Easier Webhook Testing with Ngrok

Picture this scenario :

You have built a web app that has webhooks from other service. But everytime you want to test it out, you have to deploy your app, and keep a look out on your logs as the request trickles in. 

or

You are working with a mobile developer in-house, and you both want to test an API. You deploy the app, even if it is a minute change and then wait to see if all works properly. 

I am sure, as a developer, we have all been there. Deploying apps for a couple of small changes, and make it run through your entire CI/CD cycle can be exhausting. And so I was delighted, when I stumbled upon ngrok.

ngrok is a tool that allows you to access your localhost via Internet. This can save you from countless hours of frustrations by avoiding deploying code for minor changes.

Running ngrok is as simple as downloading the relevant files from the website. Once downloaded, on Mac / Linux – type

Once you have unzipped the contents, ensure your localhost is running and you know the port number. To get your server accessible via Internet, type

This would start ngrok, and now your web app is publicly accessible via the Internet. The terminal also shows the incoming request to your app

The Tunnel URL in my case is http://b3991383.ngrok.io, which points to port 8000 on my device. You can now update the tunnel URL in your webhooks, or pass it on to your client to test the app.

One cool feature of ngrok is it’s live dashboard – which allows you to inspect the status of server as well as the requests that are coming in. You can access this dashboard by navigating to http://localhost:4040/inspect/http

 

 

Apart from using ngrok for development, you can also use it to host your own webmail or other apps. ngrok also offers a paid tier with support for custom domains and other features.

ngrok has been easily one of the tools that has saved me hours of development time, and the paid plan is just worth it.

Beginner’s Guide on using Nine Patch

When building Android apps, we use resource images with different densities – HDPI, MDPI, LDPI etc. But this soon gets tedious and hard to manage – and that’s where 9 patch images can help us.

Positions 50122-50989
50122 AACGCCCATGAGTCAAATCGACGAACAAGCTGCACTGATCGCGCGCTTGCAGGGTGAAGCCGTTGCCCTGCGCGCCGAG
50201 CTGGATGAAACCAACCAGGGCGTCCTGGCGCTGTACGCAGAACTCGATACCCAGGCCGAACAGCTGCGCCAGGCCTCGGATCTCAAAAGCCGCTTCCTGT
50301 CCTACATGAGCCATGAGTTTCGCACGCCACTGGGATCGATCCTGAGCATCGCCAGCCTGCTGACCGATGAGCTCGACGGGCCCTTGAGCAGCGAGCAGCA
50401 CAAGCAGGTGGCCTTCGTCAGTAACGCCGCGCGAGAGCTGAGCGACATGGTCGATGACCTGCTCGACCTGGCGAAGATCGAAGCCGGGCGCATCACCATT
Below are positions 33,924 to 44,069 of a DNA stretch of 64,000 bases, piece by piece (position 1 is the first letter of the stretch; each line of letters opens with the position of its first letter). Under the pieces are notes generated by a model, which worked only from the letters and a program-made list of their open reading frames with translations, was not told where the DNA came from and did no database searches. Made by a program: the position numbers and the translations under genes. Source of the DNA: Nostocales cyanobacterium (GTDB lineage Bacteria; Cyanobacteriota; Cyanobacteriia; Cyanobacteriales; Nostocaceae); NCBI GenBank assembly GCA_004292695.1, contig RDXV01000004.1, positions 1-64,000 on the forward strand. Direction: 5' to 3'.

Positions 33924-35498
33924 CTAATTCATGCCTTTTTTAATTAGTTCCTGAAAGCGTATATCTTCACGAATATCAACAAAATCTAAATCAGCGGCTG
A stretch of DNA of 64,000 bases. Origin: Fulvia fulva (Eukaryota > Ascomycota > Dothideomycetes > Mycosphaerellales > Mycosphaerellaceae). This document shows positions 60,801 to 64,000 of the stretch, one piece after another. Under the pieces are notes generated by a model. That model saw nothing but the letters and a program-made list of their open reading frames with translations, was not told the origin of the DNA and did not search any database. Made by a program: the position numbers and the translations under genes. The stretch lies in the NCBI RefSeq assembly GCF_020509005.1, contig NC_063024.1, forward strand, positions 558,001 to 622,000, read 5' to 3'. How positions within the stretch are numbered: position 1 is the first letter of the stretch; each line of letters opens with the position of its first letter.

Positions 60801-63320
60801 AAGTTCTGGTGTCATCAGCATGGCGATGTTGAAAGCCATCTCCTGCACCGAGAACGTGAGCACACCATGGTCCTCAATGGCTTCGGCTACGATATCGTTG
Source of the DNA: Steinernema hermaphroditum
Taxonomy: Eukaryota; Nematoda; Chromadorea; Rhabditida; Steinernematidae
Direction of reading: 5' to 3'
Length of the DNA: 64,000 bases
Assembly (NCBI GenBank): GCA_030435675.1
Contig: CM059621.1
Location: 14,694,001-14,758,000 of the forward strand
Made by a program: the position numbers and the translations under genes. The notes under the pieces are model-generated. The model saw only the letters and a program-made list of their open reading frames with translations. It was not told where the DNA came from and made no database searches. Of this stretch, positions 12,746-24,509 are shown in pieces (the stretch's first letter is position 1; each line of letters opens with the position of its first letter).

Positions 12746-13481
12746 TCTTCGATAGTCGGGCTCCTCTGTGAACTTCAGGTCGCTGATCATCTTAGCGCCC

Using the 9 Patch image library – we can include only one image ( the smallest one ) and the device will stretch it according to it’s need. 

Creating Nine Patch Images : 

  • Open terminal, go to Android Home Directory (the location where you unzipped the Android SDK) /Sdk/tools and execute command ./draw9patch to launch the nine patch tool.
  • qice@qice:~$ cd /home/qice/Android/Sdk/tools/
    qice@qice:~/Android/Sdk/tools$ ./draw9patch
  • Drag your PNG image into draw9patch window (Or select File > Open 9-patch to locate the file). Your workplace will now open.
  • The left pane is your drawing area, in which you can edit the lines for the stretchable patches. The right pane is preview area, where you can preview different shapes of stretched image.
  • Click within the 1 pixel perimeter to draw stretchable patches.Black lines on left and top of the image shows stretchable patch.Black lines on right and bottom of the image shows fillable area (which is optional).
    Here, Pink color shows a stretchable patch and Purple color in preview area shows fillable area. You can have as many stretchable sections as you want.
  • Now save your image, select File > save 9-patch
  • The image will be saved with extension .9.png

Using the 9 Patch Image : 

With the 9 Patch image that we just created, we could use it anywhere – and the advantage is the image will scale itself to adjust to the content inside.

9 patch-bg

For ex :  The image you see – the background is generated by the image that we just created. Note how it scales to fit different type of content.

<LinearLayout
	xmlns:android="http://schemas.android.com/apk/res/android"
	android:layout_width="match_parent"
	android:layout_height="wrap_content"
	android:orientation="vertical"
	android:paddingBottom="@dimen/activity_vertical_margin"
	android:paddingLeft="@dimen/activity_horizontal_margin"
	android:paddingRight="@dimen/activity_horizontal_margin"
	android:paddingTop="@dimen/activity_vertical_margin">

	<TextView
   	android:id="@+id/textView1"
   	android:layout_width="wrap_content"
   	android:layout_height="wrap_content"
   	android:layout_marginTop="15dp"
   	android:background="@drawable/bg_nine_patch"
   	android:gravity="center_vertical"
   	android:padding="10dp"
   	android:text="Text"
   	android:textSize="18sp"
   	android:textStyle="bold" />

	<TextView
   	android:id="@+id/textView2"
   	android:layout_width="wrap_content"
   	android:layout_height="wrap_content"
   	android:layout_marginTop="15dp"
   	android:background="@drawable/bg_nine_patch"
   	android:gravity="center_vertical"
   	android:padding="10dp"
   	android:text="Some large text"
   	android:textSize="18sp"
   	android:textStyle="bold" />

	<TextView
   	android:id="@+id/textView3"
   	android:layout_width="wrap_content"
   	android:layout_height="wrap_content"
   	android:layout_marginTop="15dp"
   	android:background="@drawable/bg_nine_patch"
   	android:gravity="center_vertical"
   	android:padding="10dp"
   	android:text="Bigger text. It gets stretch vertically as well as horizontally. See this background."
   	android:textSize="18sp"
   	android:textStyle="bold" />

	<ImageView
   	android:layout_width="wrap_content"
   	android:layout_height="wrap_content"
   	android:layout_marginTop="15dp"
   	android:background="@drawable/bg_nine_patch"
   	android:padding="10dp"
   	android:src="@drawable/orange_bag" />

</LinearLayout>

Pros of using 9 Patch : 

  • Reduces the app memory usage, as well as the entire size of APK.
  • Custom Backgrounds are now easy to make, without worrying about supporting a whole lot of device resolutions.